Sensitivity refers to the true positive rate (i.e., the proportion of people with the disease whose test result is positive). Specificity refers to the true negative rate (i.e., the proportion of people without the disease who test negative). These terms, which can be confusing, are summarized in Table 1.
|True positives (TP)||People with the disease who have a positive test result||TP|
|True negatives (TN)||People without the disease who have a negative test result||TN|
|False positives (FP)||People without the disease who have a positive test result||FP|
|False negatives (FN)||People with the disease who have a negative test result||FN|
|True positive rate (TPR)||Sensitivity: proportion of people with the disease who have a positive test result||TP/(TP+FN)|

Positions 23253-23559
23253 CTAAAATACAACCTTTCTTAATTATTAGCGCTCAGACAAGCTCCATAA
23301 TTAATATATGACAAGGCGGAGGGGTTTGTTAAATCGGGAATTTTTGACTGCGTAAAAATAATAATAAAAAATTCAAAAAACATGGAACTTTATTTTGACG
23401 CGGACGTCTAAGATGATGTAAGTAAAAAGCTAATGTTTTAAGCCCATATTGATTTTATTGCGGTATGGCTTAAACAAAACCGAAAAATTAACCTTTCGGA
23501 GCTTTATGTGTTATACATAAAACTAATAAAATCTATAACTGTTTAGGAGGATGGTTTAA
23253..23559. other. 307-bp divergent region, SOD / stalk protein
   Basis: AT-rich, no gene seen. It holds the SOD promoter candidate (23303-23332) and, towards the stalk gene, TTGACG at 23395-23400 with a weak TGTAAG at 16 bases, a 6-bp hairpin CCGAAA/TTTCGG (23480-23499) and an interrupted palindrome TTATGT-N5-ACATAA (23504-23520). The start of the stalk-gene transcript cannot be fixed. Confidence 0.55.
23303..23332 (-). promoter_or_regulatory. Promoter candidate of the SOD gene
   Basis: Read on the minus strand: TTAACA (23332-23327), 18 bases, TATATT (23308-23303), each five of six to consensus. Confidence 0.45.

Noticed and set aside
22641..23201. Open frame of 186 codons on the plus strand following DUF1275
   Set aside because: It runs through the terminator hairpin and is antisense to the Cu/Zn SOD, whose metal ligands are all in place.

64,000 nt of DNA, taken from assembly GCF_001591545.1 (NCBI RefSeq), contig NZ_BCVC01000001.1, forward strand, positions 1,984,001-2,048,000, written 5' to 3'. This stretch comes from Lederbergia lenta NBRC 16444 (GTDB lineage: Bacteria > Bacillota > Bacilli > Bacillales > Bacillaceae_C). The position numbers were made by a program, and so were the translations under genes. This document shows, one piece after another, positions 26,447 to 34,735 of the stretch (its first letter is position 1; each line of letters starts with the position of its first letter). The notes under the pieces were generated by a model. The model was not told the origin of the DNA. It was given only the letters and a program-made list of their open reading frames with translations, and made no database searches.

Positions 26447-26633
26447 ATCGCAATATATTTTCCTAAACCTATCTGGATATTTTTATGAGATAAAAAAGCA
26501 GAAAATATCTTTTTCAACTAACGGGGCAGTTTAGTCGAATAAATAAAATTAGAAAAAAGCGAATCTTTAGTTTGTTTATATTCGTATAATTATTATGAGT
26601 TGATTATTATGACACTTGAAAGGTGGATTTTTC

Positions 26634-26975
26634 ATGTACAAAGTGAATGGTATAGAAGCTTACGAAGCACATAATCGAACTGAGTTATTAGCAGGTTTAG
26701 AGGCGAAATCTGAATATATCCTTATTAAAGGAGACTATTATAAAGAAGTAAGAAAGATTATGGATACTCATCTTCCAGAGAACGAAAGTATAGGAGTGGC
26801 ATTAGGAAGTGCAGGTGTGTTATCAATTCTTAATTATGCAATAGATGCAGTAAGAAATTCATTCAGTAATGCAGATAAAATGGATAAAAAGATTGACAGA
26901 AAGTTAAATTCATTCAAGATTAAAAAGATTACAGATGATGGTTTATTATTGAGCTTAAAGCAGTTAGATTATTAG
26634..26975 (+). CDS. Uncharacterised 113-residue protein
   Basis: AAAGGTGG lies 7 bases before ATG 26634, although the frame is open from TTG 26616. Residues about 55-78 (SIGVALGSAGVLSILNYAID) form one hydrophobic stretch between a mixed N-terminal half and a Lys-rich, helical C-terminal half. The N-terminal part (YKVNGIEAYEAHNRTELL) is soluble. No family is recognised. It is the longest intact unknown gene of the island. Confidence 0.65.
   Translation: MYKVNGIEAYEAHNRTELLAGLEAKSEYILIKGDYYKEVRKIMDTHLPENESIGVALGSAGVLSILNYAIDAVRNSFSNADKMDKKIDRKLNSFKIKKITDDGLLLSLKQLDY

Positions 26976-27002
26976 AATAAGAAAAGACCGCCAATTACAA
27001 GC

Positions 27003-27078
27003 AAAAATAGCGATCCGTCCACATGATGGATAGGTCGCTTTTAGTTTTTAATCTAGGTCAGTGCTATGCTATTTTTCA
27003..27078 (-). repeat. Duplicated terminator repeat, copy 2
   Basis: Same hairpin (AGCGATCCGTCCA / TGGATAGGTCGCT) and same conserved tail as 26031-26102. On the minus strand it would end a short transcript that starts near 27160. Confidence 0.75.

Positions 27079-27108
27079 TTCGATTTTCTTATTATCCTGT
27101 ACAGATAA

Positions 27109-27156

|True negative rate (TNR)||Specificity: proportion of people without the disease who have a negative test result||TN/(FP+TN)|
|False negative rate (FNR)||Proportion of people with the disease who have negative test result||FN/(TP+FN)|
|False positive rate (FPR)||Proportion of people without the disease who have positive test result||FP/(FP+TN)|
From the formulae in the table, we can see that sensitivity and specificity are closely related to the false negative and false positive rates. If a test has a sensitivity of 70%, this means that the false negative rate is 100 – 70 = 30%. If its specificity is 95%, the false positive rate is 100 – 95 = 5%.